Global enterprise security spending to hit $103 billion this year

The pace of enterprise information security spending on hardware, software, and services is expected to grow 9.4 percent this year over 2017, according to a recently released forecast from the market research firm IDC. According to IDC, that pace of growth, which is considerably higher than the pace of technology growth overall, is expected to continue for the next several years as organizations across industries invest in securing their enterprise and meeting regulatory demands.

The largest technology category by spending this year is expected to be the managed security services segment, which should reach $21 billion. The managed security services market is expected to grow at a rate of 14.2 percent. Network security hardware will be the second largest category, this includes unified threat management, firewalls, and intrusion detection and prevention technologies. Next up are integration services and endpoint security software.

The lion’s share of security spending will be large enterprises (which IDC sets as 500 to 1,000 employees) and very large enterprises, those with more than 1,000 employees. IDC projects that large business security spending will grow just over 11 percent annually, while very large businesses will grow at 9.4 percent annually.

Organizations in the United States will be the single largest geographic region when it comes to security spending, collectively forecast to reach about $45 billion this year. The federal government and discrete manufacturing will account for 20 percent of the U.S. total. The U.S. will be followed by organizations in China, where state/local government, telecommunications, and central government are expected to comprise the largest percentage of security spending in that nation.

Medium and small businesses, along with consumers, will be spending as well this year, with each buying $26 billion and $5.7 billion on security hardware, software, and services throughout 2019.

Avoiding cyber attacks while on the road to digital transformation

No matter where your organization may be on its digital transformation journey, beware the dangers lurking along the way. Fellow travelers down this road have been waylaid time and again by cybercriminals wreaking havoc through ransomware, distributed denial of service attacks, data breaches and other types of attacks.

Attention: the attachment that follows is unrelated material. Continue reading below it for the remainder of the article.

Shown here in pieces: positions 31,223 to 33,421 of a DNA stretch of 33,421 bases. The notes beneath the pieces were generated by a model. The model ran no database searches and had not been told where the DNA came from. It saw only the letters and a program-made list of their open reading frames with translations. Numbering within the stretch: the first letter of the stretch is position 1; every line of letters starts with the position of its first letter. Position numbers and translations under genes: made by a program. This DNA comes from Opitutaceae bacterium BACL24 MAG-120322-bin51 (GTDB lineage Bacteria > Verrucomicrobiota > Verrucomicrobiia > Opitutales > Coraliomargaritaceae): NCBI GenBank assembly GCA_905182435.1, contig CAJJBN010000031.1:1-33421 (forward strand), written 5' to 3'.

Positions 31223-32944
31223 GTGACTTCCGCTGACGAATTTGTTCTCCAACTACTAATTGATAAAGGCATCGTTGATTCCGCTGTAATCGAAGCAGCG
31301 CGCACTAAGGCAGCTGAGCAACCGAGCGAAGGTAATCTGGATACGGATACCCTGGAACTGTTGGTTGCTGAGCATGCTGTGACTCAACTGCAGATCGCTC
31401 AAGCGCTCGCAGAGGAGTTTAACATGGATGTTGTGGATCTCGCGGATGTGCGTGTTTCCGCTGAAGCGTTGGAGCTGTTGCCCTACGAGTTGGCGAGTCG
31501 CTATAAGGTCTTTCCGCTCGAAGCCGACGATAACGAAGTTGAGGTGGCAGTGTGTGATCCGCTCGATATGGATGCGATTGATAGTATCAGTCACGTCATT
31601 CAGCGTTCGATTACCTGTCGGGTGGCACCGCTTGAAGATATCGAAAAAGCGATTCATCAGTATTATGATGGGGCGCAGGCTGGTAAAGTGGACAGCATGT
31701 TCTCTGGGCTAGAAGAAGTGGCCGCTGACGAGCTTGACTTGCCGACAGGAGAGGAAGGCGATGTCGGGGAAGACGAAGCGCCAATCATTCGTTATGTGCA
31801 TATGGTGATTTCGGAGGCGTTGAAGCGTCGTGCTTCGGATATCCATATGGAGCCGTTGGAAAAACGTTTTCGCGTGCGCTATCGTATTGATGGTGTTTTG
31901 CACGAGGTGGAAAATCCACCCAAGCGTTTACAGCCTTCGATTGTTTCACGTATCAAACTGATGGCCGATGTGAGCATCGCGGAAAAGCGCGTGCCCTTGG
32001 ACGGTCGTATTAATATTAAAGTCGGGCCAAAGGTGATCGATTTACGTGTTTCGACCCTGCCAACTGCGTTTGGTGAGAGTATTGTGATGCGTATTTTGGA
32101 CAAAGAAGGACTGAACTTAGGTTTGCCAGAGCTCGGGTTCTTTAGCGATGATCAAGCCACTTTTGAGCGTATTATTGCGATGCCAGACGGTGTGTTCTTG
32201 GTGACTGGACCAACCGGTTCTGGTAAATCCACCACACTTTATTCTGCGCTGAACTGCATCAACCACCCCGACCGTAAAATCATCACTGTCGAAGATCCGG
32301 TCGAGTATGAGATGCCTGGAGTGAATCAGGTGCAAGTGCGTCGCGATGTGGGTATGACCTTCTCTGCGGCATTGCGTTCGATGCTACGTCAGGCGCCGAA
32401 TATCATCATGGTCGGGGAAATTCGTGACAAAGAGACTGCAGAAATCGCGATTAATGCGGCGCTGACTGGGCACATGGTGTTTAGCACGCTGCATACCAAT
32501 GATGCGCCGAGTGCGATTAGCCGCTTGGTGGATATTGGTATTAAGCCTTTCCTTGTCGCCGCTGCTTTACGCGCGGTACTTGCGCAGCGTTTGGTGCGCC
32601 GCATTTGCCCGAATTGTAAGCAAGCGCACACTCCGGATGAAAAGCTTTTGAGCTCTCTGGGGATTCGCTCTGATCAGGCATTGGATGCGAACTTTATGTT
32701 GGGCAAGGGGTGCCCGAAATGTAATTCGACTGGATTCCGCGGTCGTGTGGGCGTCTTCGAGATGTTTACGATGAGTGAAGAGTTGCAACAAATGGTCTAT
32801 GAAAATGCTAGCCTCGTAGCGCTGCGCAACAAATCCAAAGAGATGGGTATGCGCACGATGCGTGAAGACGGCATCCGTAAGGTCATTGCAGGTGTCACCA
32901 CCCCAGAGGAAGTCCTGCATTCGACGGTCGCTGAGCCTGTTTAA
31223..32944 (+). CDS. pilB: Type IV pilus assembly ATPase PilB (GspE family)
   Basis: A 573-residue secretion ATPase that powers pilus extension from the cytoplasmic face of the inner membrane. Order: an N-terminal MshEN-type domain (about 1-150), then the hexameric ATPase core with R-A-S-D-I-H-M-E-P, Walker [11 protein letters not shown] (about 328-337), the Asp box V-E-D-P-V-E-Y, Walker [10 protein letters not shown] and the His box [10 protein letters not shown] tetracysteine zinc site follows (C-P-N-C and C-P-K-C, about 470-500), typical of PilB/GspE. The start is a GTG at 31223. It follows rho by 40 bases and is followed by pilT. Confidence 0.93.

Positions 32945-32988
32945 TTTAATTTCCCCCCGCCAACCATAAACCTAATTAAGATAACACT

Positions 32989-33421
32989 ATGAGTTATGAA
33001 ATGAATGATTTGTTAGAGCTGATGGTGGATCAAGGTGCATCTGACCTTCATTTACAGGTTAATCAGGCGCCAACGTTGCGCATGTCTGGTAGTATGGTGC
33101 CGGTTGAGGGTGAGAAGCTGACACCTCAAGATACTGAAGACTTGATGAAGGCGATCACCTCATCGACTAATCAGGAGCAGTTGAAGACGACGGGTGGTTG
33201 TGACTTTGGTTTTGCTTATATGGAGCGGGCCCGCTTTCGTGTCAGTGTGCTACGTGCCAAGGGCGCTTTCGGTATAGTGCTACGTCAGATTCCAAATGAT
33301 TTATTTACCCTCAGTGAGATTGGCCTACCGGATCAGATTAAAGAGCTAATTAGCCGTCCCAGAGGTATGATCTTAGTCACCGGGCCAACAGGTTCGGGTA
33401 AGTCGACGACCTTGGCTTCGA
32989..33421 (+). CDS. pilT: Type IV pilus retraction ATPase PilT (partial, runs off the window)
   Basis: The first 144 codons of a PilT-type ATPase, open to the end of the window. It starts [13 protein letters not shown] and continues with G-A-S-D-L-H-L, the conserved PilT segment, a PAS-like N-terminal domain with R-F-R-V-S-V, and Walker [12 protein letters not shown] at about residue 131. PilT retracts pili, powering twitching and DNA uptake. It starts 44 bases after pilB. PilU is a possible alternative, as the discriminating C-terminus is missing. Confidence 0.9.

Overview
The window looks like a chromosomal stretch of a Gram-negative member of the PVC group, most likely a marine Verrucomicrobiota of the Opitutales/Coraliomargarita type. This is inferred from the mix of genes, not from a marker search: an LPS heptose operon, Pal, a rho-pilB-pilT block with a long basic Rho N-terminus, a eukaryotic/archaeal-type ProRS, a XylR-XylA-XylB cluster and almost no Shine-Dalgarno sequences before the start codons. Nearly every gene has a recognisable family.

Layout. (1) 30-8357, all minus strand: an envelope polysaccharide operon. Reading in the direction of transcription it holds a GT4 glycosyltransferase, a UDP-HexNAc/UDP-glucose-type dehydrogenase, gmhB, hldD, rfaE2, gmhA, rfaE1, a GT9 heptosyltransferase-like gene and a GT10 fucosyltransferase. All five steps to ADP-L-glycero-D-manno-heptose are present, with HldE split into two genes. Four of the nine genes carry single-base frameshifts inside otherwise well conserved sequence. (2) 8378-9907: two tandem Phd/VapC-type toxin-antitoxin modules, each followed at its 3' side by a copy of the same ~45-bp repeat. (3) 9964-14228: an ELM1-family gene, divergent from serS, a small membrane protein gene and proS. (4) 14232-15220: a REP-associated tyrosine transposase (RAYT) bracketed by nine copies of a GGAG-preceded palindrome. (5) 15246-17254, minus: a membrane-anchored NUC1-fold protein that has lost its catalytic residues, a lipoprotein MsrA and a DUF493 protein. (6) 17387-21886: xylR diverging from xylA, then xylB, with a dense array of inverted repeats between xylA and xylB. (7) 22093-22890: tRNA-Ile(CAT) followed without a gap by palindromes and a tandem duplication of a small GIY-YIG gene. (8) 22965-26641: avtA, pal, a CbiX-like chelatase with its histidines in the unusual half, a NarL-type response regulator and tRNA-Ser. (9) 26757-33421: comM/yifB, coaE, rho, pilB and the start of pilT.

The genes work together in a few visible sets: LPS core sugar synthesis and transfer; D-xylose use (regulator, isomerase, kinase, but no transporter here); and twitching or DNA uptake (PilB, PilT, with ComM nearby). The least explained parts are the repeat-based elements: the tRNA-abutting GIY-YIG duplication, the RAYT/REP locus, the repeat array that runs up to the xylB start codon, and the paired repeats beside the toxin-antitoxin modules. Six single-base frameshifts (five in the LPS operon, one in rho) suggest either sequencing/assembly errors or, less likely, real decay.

Digitizing more core business processes, after all, broadens the attack surface for all organizations.  And this at a time when attacks are getting more successful.  Last year, for example, we witnessed some of the largest data breaches on record. The Marriott Starwood hotels breach included nearly 500 million records. Other massive breaches included: Under Armour (150 million records), Facebook (87 million records), Elasticsearch (82 million records), Google+ (52.5 million records), Newegg (50 million records), and Panera (37 million records).

As the many companies that have suffered cyberattacks know, the consequences can be severe: everything from hefty fines for noncompliance with regulatory standards, to remediation costs, damaged brand reputation, loss of shareholder value, customer churn, law suits and more — all of which can seriously delay or threaten the success of digital transformation efforts.

Roadblocks to cyberthreat defense

We’re all aware of the risks in today’s cyberthreat landscape, so why are many organizations not able to withstand attacks? Simply put, it’s because of the roadblocks that keep cropping up along the way, many of which are familiar: too much data to analyze, too many potential threats to investigate, too few security staff, lack of cloud security skills, unsatisfactory internal security processes … the list goes on.

Part of the reason it’s hard to clear these roadblocks is today’s complex, dynamic application environments — think microservices, APIs, containers, serverless computing, and continuous integration and delivery processes and tools. The rapidly evolving and increasingly ephemeral technology stack makes it that much harder to understand how to adapt and extend security policies and tools to protect applications and data that are constantly on the move.

The security team needs the resources and skills to bring security aspects into the develop-to-deliver process and integrate security into the application development life cycle at the speed of development and delivery that today’s competitive environment demands.

Yet, skilled resources —  or rather, the lack thereof — is part of the problem. Numerous studies highlight the growing security talent gap. In its Cyberthreat Defense Report, CyberEdge Group reports that 84 percent of organizations are experiencing an IT security skills shortage.

Clearing the road

An infographic from DXC Technology and partner Micro Focus sheds light on these and other top cyberthreat challenges on the path to digital transformation. It also introduces ideas for overcoming those challenges.